Data from Tyler Chatwoood’s first start suggests he’s been working on some mechanical tweaks. Specifically, his horizontal and vertical release points look very different from previous seasons.
Much has been made about Chatwood’s top-tier spin rate, even before the inked up the former Rockies starter to a unique deal this past winter. And while it’s true that the righty has some of the most impressive spin in MLB, I found that Chatwood’s pitch RPM’s don’t correlate to whiffs or run prevention.
Perhaps his spin rate doesn’t translate to optimal movement because he throws from more of a three-quarters slot rather than coming over the top. As Eno Sarris pointed out in FanGraphs immediately after the Cubs signed Chatwood, the pitcher might better capitalize on that spin rate by reverting back to his pre-2016 days when he was throwing more over the top.
Though it’s still very early, data from Chatwood’s first start shows that he is indeed doing just that. Look first at the horizontal movement graph below. The 2018 data points are higher, meaning he’s letting go of pitches closer to his body and less towards the third-base side. There is not a statistically significant difference in release points for his curveball, but there were some curves that were released closer to his body. Over time, perhaps this will continue to trend more in line with his other pitches.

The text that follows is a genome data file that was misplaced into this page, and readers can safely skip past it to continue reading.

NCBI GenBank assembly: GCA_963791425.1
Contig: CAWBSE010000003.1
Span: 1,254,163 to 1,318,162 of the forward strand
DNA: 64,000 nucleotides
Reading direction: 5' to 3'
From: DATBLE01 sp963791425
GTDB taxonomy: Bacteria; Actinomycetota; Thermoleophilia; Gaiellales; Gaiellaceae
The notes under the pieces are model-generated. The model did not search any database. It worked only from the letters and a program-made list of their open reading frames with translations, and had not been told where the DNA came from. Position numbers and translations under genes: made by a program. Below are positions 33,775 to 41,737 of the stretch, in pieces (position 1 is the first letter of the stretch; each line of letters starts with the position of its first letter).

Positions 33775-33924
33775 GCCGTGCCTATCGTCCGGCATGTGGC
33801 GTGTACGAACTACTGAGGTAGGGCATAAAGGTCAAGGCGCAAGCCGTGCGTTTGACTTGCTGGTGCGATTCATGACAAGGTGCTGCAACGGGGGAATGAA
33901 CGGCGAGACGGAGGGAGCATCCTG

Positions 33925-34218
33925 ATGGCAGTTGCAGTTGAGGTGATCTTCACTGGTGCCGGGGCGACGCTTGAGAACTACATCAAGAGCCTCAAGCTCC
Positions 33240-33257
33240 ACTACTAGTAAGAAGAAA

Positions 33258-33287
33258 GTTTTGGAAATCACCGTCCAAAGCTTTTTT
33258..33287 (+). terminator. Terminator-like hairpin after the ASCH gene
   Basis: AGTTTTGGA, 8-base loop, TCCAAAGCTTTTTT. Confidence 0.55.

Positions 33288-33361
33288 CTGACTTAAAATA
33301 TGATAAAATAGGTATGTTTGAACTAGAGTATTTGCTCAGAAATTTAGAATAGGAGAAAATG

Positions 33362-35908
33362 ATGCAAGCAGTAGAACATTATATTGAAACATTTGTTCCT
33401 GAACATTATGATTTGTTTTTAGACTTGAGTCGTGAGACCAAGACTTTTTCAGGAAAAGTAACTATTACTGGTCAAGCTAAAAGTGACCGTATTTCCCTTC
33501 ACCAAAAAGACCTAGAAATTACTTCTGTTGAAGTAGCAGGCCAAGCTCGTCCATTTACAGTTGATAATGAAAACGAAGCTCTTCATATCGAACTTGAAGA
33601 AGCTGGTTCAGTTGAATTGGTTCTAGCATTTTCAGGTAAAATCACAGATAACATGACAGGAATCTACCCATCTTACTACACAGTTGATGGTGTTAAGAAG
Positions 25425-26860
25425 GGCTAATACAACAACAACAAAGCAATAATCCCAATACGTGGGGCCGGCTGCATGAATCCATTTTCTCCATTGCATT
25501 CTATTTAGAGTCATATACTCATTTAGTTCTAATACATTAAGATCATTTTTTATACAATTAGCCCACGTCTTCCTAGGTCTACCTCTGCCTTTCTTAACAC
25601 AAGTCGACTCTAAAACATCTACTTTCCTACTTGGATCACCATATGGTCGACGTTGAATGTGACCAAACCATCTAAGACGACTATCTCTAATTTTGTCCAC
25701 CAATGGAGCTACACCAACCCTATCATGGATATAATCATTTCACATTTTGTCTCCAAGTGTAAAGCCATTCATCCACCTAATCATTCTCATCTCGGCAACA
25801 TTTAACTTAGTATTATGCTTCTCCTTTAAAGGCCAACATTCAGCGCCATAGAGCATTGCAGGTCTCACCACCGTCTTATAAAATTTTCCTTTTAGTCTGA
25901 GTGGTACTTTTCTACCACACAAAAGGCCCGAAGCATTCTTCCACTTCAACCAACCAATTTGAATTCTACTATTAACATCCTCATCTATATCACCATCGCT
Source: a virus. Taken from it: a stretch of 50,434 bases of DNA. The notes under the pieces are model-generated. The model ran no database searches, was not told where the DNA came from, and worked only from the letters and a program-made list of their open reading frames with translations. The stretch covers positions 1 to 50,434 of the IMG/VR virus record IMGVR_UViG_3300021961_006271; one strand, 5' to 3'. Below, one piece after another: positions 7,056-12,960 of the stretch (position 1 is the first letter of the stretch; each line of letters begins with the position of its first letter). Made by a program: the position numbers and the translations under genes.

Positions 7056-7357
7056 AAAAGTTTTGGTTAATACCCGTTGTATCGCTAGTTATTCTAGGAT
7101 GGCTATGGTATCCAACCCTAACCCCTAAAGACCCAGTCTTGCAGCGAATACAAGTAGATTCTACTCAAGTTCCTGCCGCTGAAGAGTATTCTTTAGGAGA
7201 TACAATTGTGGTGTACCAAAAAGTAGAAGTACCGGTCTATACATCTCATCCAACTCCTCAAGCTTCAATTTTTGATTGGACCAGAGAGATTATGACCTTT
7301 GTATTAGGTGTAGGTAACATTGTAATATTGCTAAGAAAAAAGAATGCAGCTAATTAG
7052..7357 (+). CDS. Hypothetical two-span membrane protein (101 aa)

Chatwood’s vertical release point, on the other hand — that’s a figure of speech, of course, since he’s still throwing with his right hand — is actually lower. The curve is lower as well, though the difference is not as dramatic as with the other pitches. Despite the “lower” release point, he’s nevertheless coming over the ball more, as illustrated by the horizontal release point graph above.
Chatwood only threw five curves against the Reds in that debut start, but he was able to generate about 45 percent more movement on it than last season. A few of these curves were thrown more over-the-top, but not enough to say, “Hey, look, Chatwood is finally getting on top of the curve!” So we need to wait and see how the rest of his starts go. All of Chatwood’s other pitches — especially his sinker, which was tailing 33 percent more compared to last season — displayed dramatically different release points, though.
In conclusion, the data from Chatwood’s opening start shows differences in release point. His curve release point difference isn’t as severe as all other pitches, but it was spiking more. As you’ve no doubt been yelling at your screen the whole time, however, this all comes from just a single start and we need to be careful not to extrapolate too much.
Knowing what we do about the Cubs’ pursuit of Chatwood and their desire to unlock the potential of his elite spin rate, this is definitely something to monitor going forward.